Michel Barnier tells EU officials he ‘cannot guarantee’ Brexit trade deal

Michel Barnier has warned he “cannot guarantee” there will be a Brexit trade accord as Brussels saw Wednesday as its deadline to seal an agreement and sterling fell on no-deal fears.

The EU’s chief negotiator told the bloc’s national ambassadors and MEPs that important sticking points remained ahead of UK prime minister Boris Johnson’s stocktaking call with European Commission president Ursula von der Leyen at 4pm on Monday.

In closed-door meetings on Monday morning, Mr Barnier said that about 10 hours of talks with his UK counterpart David Frost and his team on Sunday had failed to yield breakthroughs on the main outstanding issues of fishing rights in UK waters and fair competition rules for business. 

He dismissed claims that a deal on fisheries was at hand, despite negotiators working until midnight, and insisted that talks remained difficult. He told MEPs that the talks were in their final days, with Wednesday the effective deadline, according to one participant at the meeting.

“The outcome is still uncertain, it can still go both ways,” said one diplomat following Mr Barnier’s briefings. “The EU is ready to go the extra mile to agree on a fair, sustainable and balanced deal . . . It is for the UK to choose between such a positive outcome or a no-deal outcome.”

Sterling lost more than 1 per cent against both the euro and dollar on Monday, on track for its worst one-day performance since September, amid news that the talks remained on a “knife-edge”.

Negotiations resumed on Monday, with time critically short to get a deal in time for the end of Britain’s post-Brexit transition period on December 31. EU leaders meet in Brussels for a planned summit on Thursday.

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In parallel with the negotiations, UK Cabinet Office minister Michael Gove arrived in Brussels to discuss the implementation of last year’s divorce treaty with the EU, including its arrangements for avoiding a hard border on the island of Ireland. 

Increasing the strain on this week’s talks is Mr Johnson’s decision to press ahead with two contentious pieces of legislation that violate the terms of the EU withdrawal agreement. British MPs are expected on Monday to reinstate treaty-breaking clauses in the government’s internal market bill, while on Wednesday the House of Commons will hold its second reading of the taxation bill that also violates the withdrawal deal.

The UK government argues the new laws are necessary to safeguard intra-UK trade in case future-relationship negotiations fail with Brussels. But EU chiefs, such as European Council president Charles Michel, have warned that ratification of any future-relationship agreement will be impossible unless the UK scraps the controversial clauses.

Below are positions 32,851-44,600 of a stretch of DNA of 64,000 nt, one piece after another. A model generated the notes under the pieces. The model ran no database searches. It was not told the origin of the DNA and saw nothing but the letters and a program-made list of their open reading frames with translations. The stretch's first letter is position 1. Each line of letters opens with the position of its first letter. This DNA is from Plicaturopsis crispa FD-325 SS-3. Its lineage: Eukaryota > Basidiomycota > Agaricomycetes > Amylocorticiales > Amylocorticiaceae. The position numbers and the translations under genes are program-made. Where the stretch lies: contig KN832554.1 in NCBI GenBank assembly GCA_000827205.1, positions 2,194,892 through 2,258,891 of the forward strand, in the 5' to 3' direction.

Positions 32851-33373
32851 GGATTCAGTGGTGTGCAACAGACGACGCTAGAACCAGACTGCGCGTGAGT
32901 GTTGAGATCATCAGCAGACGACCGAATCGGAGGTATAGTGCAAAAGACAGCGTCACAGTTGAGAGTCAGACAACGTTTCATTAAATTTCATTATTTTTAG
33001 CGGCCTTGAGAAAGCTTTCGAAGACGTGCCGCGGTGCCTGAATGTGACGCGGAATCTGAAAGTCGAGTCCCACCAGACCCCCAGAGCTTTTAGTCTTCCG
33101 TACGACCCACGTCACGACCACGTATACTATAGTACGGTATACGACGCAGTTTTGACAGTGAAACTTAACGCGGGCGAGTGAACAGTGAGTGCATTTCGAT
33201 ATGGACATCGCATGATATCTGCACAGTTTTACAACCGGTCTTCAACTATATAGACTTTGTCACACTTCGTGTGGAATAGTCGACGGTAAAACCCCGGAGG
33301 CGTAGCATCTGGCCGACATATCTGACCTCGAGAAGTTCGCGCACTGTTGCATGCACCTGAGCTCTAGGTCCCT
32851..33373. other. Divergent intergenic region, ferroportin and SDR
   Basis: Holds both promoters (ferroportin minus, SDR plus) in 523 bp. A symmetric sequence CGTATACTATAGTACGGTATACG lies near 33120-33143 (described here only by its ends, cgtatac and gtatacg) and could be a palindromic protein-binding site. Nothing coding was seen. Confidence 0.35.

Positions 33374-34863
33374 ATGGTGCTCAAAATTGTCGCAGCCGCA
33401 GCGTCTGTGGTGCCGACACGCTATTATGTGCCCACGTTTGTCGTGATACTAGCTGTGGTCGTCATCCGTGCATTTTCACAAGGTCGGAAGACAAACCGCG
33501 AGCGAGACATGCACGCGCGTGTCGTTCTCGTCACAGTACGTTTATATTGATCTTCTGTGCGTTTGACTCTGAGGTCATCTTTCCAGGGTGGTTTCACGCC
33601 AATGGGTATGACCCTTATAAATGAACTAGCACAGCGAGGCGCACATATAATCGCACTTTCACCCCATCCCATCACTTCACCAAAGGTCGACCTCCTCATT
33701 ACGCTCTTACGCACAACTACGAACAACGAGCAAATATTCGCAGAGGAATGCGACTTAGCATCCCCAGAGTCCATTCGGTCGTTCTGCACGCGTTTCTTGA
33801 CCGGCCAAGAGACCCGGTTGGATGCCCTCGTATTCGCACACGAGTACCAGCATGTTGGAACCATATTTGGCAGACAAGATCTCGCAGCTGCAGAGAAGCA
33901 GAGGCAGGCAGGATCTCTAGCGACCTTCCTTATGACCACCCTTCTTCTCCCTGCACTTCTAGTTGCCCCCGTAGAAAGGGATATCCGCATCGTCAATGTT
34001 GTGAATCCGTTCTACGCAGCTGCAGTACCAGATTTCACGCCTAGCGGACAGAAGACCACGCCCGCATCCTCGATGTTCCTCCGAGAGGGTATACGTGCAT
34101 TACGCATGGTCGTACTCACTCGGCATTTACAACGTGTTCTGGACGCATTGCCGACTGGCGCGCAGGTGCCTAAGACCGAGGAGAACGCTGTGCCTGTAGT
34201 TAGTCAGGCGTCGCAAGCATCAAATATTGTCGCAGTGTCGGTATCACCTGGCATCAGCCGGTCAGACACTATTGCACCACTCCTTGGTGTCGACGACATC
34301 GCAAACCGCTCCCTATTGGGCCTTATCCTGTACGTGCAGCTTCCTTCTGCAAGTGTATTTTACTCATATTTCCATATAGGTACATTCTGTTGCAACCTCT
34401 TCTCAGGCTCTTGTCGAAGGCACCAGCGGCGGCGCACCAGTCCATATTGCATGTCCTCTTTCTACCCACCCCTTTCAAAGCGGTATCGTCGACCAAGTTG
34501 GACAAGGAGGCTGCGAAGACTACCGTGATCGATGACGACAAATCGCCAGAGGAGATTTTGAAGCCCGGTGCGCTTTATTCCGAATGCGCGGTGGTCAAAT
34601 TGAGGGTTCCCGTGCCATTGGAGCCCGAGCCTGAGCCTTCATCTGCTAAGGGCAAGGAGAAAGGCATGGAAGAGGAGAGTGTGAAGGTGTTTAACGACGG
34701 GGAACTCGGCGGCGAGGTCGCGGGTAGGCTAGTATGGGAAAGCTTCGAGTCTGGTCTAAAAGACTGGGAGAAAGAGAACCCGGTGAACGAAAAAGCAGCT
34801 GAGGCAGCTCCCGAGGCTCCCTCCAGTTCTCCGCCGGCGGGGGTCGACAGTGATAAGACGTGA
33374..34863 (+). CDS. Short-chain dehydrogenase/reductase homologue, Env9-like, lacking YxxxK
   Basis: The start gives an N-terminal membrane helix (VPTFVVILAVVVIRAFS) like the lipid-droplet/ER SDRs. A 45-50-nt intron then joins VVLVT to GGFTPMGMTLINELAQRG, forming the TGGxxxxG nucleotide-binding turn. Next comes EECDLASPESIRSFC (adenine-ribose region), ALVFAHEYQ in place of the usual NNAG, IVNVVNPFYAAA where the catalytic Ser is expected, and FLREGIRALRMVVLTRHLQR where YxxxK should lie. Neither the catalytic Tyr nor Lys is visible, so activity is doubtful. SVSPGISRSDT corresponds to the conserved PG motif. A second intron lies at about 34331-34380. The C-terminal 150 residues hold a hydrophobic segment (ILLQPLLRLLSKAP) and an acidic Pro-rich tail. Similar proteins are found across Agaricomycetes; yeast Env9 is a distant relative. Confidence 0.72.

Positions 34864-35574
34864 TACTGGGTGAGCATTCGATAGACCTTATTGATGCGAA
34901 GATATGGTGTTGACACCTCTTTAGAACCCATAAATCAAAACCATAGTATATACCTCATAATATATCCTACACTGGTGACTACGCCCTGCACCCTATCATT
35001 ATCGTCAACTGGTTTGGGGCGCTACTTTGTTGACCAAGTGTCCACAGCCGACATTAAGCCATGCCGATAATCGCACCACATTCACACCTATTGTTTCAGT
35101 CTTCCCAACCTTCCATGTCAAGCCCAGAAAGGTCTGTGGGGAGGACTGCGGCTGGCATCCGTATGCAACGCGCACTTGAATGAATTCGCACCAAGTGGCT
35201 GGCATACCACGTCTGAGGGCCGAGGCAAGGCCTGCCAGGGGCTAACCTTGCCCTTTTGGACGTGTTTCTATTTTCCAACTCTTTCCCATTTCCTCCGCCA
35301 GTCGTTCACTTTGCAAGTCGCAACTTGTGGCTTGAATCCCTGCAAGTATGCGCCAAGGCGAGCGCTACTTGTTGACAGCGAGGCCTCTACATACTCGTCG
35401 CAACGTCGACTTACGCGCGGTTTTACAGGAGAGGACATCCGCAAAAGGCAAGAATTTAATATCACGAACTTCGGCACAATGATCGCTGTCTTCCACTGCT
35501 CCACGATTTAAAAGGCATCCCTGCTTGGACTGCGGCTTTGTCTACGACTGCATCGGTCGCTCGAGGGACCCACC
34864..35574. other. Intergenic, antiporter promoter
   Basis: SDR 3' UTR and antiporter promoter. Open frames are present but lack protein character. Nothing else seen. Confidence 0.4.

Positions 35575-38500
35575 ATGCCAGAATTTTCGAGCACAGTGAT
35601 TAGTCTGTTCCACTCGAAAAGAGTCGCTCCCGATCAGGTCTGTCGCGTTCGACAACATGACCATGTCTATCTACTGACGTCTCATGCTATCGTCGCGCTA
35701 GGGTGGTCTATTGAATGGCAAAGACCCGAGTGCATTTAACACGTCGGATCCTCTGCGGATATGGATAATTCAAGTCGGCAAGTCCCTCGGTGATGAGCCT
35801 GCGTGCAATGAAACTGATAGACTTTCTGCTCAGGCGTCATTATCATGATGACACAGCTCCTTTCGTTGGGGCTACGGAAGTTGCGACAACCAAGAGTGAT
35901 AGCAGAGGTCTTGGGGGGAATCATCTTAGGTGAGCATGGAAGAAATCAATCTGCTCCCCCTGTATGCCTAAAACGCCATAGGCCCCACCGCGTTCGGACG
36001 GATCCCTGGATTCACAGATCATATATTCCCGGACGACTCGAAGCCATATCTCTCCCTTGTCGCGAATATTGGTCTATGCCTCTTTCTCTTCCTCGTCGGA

Mr Barnier suggested to MEPs that he believed the offending provisions would be dropped if there were a trade deal.

Claims that a deal on fisheries was at hand were dismissed by Mr Barnier © Balint Porneczi/Bloomberg

On the question of fisheries the UK is resisting EU demands for countries such as France and Belgium to retain their historic fishing rights in the area six to 12 nautical miles off the British coast. The two sides are also still negotiating over the length of a multi-year transition period during which access for EU fishing boats to UK waters would be safeguarded.

EU diplomats said that a new complication had arisen because of British demands relating to the ownership of UK-registered fishing vessels.

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Mr Barnier told MEPs that the UK was still resisting Brussels’ demands that European companies be able to challenge the British government before UK courts if London broke its commitments to a “level playing field” for EU and UK companies. 

The EU is continuing to ask for clear guarantees from Britain that the treaty’s restrictions on the use of state aid can be enforced, including by making sure illegal subsidies are reimbursed. Mr Barnier said this was a problem for sectors such as energy and aviation.

Brussels also wants the right to take unilateral action to restrict UK access to the EU market in response to level playing field violations. 

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